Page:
According to the research of Martijn Icks (2011) and apparent scholarly consensus, Julia Soaemias resided in Rome at the imperial court during the reign of Lucius Augustus (193-211) and Antoninus Augustus (211-217). Moreover, Sextus Varius Marcellus, the supposed biological father of Varius (Elagabalus) had occupied several high posts (mainly) in Rome, but also in Britannia and Numidia where his “Familia” might have joined him. It wasn’t until after the battle of Nisibis (217) that the 3 Julia’s (Maesa/Soaemias/Mamaea) were given the boot and had to take up residence in Emesa.
 
Sep 2019
27
Antioch
His being influenced by his lovers adds to the picture, and also possibly relevant is his alleged desire to be 'of two natures'.
Shemesh,

The content of your post and the attached photograph were deleted. The post was non-historical, immature and totally beyond the standards of Historum.

Any additional violations of Historum standards of will result in severe sanctions.

Civility and decorum are not an option on this forum.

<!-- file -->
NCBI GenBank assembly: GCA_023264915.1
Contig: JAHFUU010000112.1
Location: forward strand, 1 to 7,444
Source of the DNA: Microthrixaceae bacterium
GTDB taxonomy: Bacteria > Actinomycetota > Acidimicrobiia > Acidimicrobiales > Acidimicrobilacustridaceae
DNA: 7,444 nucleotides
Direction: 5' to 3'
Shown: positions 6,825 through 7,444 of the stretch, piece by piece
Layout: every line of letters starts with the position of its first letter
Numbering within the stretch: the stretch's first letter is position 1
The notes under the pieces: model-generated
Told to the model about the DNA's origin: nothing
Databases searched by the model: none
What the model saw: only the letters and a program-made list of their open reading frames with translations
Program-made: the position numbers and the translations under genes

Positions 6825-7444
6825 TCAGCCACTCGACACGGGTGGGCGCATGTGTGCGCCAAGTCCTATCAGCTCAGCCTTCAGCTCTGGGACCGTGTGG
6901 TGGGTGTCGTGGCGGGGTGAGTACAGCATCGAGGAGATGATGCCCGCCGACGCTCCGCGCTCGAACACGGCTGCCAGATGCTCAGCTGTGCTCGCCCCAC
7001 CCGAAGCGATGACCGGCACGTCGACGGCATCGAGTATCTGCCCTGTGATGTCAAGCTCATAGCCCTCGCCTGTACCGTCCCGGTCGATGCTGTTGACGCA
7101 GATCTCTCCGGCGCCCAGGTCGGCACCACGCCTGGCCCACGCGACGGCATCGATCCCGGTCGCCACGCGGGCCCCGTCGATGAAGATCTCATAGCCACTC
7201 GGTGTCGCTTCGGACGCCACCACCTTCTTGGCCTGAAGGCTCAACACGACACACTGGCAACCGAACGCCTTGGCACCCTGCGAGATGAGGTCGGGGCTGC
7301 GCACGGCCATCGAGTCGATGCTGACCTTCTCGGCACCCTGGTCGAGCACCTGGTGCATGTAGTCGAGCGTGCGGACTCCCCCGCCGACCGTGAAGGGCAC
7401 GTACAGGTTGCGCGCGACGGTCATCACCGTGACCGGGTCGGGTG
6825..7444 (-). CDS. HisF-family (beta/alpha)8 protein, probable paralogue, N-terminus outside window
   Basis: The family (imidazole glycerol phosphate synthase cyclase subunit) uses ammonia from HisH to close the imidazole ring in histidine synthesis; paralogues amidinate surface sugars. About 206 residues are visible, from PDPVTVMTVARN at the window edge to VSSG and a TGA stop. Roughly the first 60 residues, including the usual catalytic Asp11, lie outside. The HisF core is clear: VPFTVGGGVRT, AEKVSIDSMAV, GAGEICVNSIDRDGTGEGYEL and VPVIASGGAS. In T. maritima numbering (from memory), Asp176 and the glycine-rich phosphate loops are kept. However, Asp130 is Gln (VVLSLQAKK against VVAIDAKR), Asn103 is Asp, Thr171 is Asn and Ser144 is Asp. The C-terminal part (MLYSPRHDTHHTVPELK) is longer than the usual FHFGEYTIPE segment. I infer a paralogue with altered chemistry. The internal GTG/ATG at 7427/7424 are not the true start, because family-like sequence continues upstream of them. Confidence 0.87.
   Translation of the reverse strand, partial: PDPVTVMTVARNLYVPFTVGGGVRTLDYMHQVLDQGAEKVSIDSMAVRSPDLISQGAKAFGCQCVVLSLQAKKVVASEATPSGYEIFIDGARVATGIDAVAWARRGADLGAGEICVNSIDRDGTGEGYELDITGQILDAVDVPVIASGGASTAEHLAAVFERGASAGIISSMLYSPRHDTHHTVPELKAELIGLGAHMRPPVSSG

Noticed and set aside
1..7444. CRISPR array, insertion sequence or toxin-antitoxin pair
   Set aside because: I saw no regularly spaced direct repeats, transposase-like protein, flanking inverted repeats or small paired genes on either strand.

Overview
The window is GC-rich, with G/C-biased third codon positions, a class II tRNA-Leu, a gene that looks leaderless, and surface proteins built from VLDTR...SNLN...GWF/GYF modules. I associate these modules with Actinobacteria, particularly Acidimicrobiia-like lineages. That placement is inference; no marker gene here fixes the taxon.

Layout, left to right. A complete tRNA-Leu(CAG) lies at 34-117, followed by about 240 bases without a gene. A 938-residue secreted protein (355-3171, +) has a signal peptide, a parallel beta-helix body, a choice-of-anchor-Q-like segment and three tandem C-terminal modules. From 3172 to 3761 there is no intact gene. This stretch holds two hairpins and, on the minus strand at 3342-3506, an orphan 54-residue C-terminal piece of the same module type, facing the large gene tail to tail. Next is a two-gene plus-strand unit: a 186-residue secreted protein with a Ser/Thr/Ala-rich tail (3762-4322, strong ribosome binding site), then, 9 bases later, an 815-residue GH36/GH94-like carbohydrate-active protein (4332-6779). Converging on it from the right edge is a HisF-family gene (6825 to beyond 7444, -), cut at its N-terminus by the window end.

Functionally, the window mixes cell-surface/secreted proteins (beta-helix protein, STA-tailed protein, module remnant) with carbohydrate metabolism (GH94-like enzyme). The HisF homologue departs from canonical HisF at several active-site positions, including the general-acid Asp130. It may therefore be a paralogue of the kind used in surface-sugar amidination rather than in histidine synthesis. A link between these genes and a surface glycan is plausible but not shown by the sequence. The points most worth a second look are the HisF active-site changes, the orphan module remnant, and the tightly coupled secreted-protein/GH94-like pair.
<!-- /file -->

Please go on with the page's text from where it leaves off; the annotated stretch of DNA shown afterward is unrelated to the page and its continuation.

The Moderator Team.
 
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Oct 2018
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Sydney
According to the research of Martijn Icks (2011) and apparent scholarly consensus, Julia Soaemias resided in Rome at the imperial court during the reign of Lucius Augustus (193-211) and Antoninus Augustus (211-217). Moreover, Sextus Varius Marcellus, the supposed biological father of Varius (Elagabalus) had occupied several high posts (mainly) in Rome, but also in Britannia and Numidia where his “Familia” might have joined him. It wasn’t until after the battle of Nisibis (217) that the 3 Julia’s (Maesa/Soaemias/Mamaea) were given the boot and had to take up residence in Emesa.